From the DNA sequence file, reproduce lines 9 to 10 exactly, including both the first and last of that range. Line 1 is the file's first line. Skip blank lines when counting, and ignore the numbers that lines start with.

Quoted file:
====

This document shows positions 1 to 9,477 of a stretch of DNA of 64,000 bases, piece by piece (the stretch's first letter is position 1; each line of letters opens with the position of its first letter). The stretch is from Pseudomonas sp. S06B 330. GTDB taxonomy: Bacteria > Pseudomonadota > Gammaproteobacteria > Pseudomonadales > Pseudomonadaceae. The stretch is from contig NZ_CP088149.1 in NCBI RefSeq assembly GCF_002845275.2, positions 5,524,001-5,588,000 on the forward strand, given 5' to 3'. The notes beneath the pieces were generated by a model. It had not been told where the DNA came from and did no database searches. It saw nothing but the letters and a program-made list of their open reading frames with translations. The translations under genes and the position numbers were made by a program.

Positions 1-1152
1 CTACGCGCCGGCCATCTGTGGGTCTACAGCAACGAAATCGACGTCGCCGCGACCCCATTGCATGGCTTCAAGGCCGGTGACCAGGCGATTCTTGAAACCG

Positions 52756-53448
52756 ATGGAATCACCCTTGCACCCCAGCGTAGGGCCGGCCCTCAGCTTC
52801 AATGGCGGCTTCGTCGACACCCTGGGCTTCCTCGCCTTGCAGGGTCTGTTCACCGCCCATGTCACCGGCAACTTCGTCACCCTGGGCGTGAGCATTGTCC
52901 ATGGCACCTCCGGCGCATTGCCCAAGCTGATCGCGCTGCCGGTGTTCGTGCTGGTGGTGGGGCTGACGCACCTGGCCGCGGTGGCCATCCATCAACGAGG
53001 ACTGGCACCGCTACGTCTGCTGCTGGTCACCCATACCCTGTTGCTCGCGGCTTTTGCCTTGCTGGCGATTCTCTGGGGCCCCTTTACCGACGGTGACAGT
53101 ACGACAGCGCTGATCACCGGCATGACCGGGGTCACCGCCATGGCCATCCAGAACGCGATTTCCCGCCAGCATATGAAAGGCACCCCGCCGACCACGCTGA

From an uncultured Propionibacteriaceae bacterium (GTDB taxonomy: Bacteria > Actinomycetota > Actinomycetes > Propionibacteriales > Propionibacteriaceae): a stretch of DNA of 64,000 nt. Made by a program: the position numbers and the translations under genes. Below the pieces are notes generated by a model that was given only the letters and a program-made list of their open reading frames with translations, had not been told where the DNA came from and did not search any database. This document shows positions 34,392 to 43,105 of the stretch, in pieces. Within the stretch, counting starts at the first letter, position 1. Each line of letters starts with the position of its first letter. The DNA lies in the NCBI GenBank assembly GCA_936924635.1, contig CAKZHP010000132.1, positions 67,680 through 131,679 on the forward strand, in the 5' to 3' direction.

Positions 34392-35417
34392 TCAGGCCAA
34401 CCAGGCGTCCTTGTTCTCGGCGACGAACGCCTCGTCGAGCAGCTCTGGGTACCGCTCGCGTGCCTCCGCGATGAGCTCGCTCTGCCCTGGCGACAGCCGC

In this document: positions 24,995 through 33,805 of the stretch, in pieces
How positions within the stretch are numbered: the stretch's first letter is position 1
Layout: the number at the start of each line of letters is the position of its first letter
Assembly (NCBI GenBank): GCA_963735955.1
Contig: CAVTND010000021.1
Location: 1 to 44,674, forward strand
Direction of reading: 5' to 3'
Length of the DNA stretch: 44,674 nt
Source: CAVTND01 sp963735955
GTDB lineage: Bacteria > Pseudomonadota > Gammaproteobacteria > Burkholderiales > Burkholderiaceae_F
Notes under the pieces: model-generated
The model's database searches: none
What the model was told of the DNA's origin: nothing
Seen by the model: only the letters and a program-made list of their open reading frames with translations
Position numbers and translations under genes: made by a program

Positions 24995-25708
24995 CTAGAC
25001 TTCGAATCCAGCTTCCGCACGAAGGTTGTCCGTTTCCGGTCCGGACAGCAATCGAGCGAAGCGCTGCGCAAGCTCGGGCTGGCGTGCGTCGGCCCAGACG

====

53101 ACGACAGCGCTGATCACCGGCATGACCGGGGTCACCGCCATGGCCATCCAGAACGCGATTTCCCGCCAGCATATGAAAGGCACCCCGCCGACCACGCTGA

From an uncultured Propionibacteriaceae bacterium (GTDB taxonomy: Bacteria > Actinomycetota > Actinomycetes > Propionibacteriales > Propionibacteriaceae): a stretch of DNA of 64,000 nt. Made by a program: the position numbers and the translations under genes. Below the pieces are notes generated by a model that was given only the letters and a program-made list of their open reading frames with translations, had not been told where the DNA came from and did not search any database. This document shows positions 34,392 to 43,105 of the stretch, in pieces. Within the stretch, counting starts at the first letter, position 1. Each line of letters starts with the position of its first letter. The DNA lies in the NCBI GenBank assembly GCA_936924635.1, contig CAKZHP010000132.1, positions 67,680 through 131,679 on the forward strand, in the 5' to 3' direction.